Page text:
Metro Is Beautiful, But I Don’t Need It, Yet

Microsoft launched the shiny new Windows 8 in October, and I knew what to expect – actually, to put it more correctly, I knew what using Windows 8 would be like, since I’d been using it back when MS unveiled the Developer Preview. So, in all, I was using Windows 8 for more than a year, already, before the final version was out. I loved the upgrade to bits – it ran faster than XP and Windows 7 Ultimate did, and a lot, lot faster than Ubuntu. There’s no reason to dislike it, for me. The desktop has been cleaned up a lot, and is a lot, lot easier to use, and is light on the eyes. That’s what Windows 7 lacked – there was a lot of gloss everywhere, and it’d bring the entire computer to a screeching halt. Windows 8 seemed to address all of my concerns with the desktop, but it also brought with it something new, something really nice – Metro UI.

Dual Identities Windows 8

I like the latter, but the former gets my work done.

It’s inspired from Windows Phone, and being a Windows Phone fan myself, I had no doubt I’d buy Windows 8 the day it’d become available – I did. But here’s the deal – I don’t know why’d I use Metro apps. I’ve found and am comfortable with the desktop apps, the ones without the Metro UI – the old-school apps. They are powerful, and can do what I want. But with Metro apps, there’s some compromise – hidden menus, actions, a lot of scrolling around, and more than anything, you cannot resize the “window” size – they’re all full-screen. Oh yes, there’s the snap feature, but that’s as much about it. I don’t know what is happening outside of the app, and that’s not what I want. I would use a tablet or a smartphone if I did not want to multitask. I can get in and out of apps at a breeze, but then that’s not something I want to do, again.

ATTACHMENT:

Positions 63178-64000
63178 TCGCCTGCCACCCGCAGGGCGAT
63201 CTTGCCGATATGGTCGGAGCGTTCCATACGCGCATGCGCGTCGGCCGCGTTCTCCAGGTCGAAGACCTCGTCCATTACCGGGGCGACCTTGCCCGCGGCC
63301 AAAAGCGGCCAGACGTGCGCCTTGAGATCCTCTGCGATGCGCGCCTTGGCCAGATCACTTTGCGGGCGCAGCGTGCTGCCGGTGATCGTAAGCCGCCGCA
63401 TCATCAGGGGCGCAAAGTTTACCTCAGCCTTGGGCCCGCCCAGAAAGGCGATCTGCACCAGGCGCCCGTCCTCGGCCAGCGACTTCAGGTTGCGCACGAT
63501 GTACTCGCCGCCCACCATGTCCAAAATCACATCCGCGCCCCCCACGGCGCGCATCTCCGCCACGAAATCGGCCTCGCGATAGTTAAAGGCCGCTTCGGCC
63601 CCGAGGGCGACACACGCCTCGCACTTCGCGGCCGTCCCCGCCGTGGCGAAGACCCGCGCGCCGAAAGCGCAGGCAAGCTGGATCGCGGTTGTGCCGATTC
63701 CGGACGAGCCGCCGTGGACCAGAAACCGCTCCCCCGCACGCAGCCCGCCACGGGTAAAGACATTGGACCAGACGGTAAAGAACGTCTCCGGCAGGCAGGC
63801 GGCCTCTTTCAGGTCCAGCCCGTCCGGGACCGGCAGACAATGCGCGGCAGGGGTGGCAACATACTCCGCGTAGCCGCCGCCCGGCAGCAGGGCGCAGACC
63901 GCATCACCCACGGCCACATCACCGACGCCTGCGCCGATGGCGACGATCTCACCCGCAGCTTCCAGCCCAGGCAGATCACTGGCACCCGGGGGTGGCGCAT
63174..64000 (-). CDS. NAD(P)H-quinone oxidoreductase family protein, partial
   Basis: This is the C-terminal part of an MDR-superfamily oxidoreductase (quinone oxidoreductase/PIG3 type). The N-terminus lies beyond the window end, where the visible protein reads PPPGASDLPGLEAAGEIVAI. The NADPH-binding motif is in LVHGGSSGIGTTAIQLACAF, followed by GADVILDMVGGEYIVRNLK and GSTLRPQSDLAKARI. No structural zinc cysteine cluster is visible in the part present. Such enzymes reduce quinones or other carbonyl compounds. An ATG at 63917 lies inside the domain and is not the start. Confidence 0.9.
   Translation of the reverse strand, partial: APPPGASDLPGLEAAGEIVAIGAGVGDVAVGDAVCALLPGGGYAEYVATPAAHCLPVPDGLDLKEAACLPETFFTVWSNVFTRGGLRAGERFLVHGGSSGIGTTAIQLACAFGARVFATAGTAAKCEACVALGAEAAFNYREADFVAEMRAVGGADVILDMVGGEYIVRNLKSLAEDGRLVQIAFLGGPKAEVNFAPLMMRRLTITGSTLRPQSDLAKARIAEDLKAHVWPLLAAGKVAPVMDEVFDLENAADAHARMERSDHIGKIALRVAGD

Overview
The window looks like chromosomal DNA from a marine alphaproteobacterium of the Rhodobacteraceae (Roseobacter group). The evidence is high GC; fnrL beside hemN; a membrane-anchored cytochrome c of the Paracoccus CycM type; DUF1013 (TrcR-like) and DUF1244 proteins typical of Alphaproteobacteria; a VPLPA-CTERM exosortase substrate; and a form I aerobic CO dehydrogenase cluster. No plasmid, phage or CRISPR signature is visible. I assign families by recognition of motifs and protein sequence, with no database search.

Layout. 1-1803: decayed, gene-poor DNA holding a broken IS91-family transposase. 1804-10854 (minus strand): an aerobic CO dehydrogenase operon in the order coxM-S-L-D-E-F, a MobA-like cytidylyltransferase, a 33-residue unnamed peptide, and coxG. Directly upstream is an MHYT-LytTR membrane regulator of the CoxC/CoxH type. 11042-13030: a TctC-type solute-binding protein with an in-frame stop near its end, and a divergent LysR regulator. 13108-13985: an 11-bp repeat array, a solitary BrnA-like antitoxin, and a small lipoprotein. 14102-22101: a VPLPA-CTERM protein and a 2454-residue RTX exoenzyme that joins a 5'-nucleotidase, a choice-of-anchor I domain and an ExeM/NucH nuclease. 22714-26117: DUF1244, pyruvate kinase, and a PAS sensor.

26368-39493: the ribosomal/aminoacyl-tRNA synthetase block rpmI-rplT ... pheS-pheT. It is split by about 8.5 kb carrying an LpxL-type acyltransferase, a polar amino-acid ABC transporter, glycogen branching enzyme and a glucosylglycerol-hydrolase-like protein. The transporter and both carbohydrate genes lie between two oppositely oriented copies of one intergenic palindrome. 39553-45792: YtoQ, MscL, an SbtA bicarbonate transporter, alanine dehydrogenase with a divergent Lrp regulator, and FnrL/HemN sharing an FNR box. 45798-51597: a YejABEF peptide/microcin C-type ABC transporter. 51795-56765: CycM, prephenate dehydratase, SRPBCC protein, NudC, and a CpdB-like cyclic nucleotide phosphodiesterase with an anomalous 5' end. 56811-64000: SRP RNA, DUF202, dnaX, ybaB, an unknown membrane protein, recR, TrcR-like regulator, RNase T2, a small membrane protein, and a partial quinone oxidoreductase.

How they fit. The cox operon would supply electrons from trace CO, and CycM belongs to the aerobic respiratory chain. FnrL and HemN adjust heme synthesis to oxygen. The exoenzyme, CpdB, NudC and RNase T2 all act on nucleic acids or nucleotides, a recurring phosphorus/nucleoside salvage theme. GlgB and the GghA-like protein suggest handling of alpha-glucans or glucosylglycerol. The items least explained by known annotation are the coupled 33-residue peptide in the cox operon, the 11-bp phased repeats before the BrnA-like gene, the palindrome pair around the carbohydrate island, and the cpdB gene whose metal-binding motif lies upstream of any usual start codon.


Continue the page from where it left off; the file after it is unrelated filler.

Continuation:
To say that I’ve been using Windows Phone for well over a year, and Windows 8 as well, and that I still don’t feel at home with the Metro UI on the latter, surprised me as well, when I first realized the fact. If ever you find me using the Metro apps on the computer, it’s because I’m forcing myself to get used to it, to use the new stuff more, to forcibly like it, to forcibly ditch the desktop apps, to forcibly move along in the new direction Microsoft has taken.

I understand they’re trying to unite the mobile and computer spheres, but it seems like a lofty goal to me, for now. In spite of using Windows 8 for well over a year, I still can’t seem to use Metro. I can’t use it even when I want to while away my time, nor when I want to be productive.

It’s going to be a tough ride for you, Microsoft. As long as there are Windows XP, Vista, 7 or the desktop Windows in any form, you’re going to have a tough time migrating your user base to Metro.


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